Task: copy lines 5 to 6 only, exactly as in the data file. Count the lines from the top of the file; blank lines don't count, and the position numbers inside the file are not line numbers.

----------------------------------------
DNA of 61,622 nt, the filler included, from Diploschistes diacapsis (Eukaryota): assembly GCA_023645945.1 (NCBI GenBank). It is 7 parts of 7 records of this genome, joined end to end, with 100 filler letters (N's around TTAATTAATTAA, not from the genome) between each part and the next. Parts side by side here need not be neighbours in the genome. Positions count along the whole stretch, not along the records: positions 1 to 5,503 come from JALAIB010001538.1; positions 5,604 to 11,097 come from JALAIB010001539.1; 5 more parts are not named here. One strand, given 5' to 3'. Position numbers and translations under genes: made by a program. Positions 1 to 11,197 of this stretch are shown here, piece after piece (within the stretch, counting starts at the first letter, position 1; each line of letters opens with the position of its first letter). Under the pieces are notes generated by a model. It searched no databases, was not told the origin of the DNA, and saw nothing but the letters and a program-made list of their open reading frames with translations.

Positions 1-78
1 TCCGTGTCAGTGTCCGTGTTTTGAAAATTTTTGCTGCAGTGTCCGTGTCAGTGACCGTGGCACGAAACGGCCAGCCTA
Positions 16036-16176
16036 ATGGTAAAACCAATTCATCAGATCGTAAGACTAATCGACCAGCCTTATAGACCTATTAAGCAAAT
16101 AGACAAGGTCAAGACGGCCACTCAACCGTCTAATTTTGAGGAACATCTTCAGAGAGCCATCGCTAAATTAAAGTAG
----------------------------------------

16036 ATGGTAAAACCAATTCATCAGATCGTAAGACTAATCGACCAGCCTTATAGACCTATTAAGCAAAT
16101 AGACAAGGTCAAGACGGCCACTCAACCGTCTAATTTTGAGGAACATCTTCAGAGAGCCATCGCTAAATTAAAGTAG